When I started consciously reading diverse books, it was because I was teaching ESL. My students, nearly all of whom were born in Mexico, were in dire need of books that gave them representation. Any other "diverse" reading I'd done before then was in the interest of being well-read. We read Maya Angelou and Alice Walker and Toni Morrison and Chaim Potok in high school. I read Chinua Achebe and Isabel Allende in college. I read The Joy Luck Club and Stella Gets Her Groove Back during the years those were on everyone's reading list. But while I'd appreciate the insight into other cultures, it wasn't until I looked around and saw I was the only white person in the classroom that I began to have an inkling of what it might mean for students to see themselves in what we read.
So we read Gary Soto, who they loved, and Sandra Cisneros, who left them bored. We read the bilingual poetry of Cool Salsa. Alma Flor Ada and Francisco Jimenez.
Then I kind of ran out of titles and authors.
But that was in a whole 'nother century, and the world was not yet at my fingertips in the same way it is now. My awareness has also expanded. I'd never heard the word "transgender" at that time; by now I've had at least four students (that I know of) in my classroom who identify as such. I'd never heard of intersectionality either, nor even white privilege. Prozac Nation was a controversial new book about our controversial new tendency to take pills for depression. It was the dark ages, really. I was reading to expand my world, sure, but I didn't even really recognize what that world was.
I still skew towards the familiar. It seems that if I'm not reading white American women, then I'm reading European writers, or American men. I have to make a conscious point to beef up my reading of authors of color, of works in translation, of GLBQT authors and so on. That effort is important, and it's netted me some amazing reading. As someone who often reads for escape and delight, it helps to find works that aren't just serious "issue" books. Walter Mosley's mysteries or multicultural fantasy worlds are deeply satisfying ways to read outside my box.
In honor of that first impetus to seek diverse authors, I'm going to focus this week on Mexican American authors who write YA. (And I promise not to write rambling, self-absorbed essays in my future Diversity Spotlight posts.)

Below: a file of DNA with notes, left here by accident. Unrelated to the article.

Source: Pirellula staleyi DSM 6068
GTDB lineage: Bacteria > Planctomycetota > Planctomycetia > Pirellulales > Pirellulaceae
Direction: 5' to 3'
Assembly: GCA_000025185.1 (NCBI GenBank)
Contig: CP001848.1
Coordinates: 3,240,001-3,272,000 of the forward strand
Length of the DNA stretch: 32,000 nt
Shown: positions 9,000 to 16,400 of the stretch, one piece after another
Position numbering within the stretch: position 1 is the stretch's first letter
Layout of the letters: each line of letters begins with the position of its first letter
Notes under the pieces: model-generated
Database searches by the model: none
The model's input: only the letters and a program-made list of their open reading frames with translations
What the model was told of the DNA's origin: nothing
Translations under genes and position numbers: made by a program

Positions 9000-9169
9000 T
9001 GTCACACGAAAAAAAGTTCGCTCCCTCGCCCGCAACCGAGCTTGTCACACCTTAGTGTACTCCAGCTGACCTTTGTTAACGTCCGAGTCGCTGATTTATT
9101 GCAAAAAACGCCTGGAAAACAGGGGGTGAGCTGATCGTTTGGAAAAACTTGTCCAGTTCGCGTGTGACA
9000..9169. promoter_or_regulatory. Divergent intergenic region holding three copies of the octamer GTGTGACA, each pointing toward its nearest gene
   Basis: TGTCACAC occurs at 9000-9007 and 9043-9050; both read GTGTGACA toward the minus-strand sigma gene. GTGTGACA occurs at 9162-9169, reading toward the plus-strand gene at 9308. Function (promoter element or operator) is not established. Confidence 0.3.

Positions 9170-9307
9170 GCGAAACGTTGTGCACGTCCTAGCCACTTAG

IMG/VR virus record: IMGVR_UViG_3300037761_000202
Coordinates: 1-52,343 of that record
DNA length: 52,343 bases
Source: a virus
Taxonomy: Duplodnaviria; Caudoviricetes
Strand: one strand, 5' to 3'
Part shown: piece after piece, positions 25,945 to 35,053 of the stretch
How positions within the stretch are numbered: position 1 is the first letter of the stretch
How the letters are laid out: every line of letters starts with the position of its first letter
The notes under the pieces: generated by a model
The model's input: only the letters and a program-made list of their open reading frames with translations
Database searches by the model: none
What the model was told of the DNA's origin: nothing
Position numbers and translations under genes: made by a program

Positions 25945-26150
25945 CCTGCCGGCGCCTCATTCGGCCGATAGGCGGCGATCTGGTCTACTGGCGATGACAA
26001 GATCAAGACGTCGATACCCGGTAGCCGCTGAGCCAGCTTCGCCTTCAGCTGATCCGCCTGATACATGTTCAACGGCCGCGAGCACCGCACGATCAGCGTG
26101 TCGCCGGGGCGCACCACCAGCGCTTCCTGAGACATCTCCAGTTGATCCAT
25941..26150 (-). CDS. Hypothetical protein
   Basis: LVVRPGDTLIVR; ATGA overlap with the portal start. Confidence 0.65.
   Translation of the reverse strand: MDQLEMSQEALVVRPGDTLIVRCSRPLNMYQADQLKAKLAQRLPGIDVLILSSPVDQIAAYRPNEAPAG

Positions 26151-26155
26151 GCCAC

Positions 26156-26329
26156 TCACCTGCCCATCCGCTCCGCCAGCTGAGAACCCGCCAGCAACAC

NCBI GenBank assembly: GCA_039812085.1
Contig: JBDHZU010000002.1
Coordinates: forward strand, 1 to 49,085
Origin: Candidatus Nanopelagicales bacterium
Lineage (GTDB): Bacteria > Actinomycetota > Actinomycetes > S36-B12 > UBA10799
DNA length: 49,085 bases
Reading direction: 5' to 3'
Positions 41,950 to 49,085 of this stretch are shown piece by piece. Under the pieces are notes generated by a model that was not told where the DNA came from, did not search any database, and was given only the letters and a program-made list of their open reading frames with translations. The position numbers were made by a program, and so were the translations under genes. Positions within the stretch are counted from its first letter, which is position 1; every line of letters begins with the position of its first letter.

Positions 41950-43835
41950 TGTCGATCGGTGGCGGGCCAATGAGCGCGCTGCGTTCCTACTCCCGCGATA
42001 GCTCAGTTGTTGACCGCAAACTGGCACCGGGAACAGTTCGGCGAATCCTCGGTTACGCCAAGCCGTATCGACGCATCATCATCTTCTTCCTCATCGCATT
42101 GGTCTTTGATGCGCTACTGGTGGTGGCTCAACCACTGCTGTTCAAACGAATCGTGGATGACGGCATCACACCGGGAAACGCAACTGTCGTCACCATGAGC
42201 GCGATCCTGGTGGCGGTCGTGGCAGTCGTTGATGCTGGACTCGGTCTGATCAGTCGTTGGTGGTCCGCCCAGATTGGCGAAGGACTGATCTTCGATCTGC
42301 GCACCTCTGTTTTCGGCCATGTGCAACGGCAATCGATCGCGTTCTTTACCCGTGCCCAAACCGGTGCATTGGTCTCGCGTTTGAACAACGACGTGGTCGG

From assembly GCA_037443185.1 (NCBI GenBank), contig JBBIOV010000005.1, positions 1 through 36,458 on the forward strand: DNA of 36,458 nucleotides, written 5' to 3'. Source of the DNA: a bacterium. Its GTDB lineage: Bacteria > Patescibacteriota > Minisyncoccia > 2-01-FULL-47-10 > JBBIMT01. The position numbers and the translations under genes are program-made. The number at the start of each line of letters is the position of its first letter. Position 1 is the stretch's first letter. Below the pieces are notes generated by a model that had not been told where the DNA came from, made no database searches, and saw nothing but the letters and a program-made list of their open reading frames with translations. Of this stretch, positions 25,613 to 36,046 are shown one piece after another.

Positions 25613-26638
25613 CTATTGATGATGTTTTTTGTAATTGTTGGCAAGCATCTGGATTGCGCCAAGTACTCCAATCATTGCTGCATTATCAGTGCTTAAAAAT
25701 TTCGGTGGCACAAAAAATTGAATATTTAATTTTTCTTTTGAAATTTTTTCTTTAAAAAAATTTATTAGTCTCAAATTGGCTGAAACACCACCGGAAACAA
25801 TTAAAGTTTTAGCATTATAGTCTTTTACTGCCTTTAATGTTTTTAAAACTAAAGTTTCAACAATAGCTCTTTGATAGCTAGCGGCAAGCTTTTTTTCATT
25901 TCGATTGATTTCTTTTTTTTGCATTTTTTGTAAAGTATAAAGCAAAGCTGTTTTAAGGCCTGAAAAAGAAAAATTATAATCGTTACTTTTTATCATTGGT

A Book I've Read and Recommend:
I Will Save You by Matt de la Peña
De la Peña garnered quite a bit of attention with his surprise Newbery win last year for a picture book, of all things. Last Stop on Market Street earned it, by the way, but I still prefer his YA novels. They are all quite good (and SUPER appealing to kids--there's nothing like saying, "So, the language is not exactly school appropriate in here, but if you think you can handle that..." to get a kid to pick up a book). This is one of my favorites. Kidd, a Mexican American kid who's just got out of a group home situation, is living at the beach for the summer. He meets a beautiful girl, but his friend from the group home has followed him to the beach, and starts making his life hell.
A book on my TBR
Summer of the Mariposas by Guadalupe Garcia McCall
A retelling of The Odyssey, only with sisters. Mexican American sisters. And magical realism. And La Llorona. Sounds good, yes? And I feel like I keep hearing about it lately, so I was surprised to see it came out in 2012.
An upcoming bookThe Inexplicable Logic of My Life by Benjamin Alire Sáenz (expected publication March 7, 2017)
I so adored Benjamin Alire Sáenz's Aristotle and Dante Discover the Secrets of the Universe. I keep wanting to read more by him. This one sounds lovely, and definitely works the intersectionality aspect well. Mexican American boy raised by two adoptive fathers in a coming of age story. I really can't wait! (I also notice that the cover echoes Aristotle & Dante's to an extent, although few covers are as beautiful as that one was.)
LOVED Aristotle & Dante and Last Stop on Market Street. Such awesome books.ReplyDelete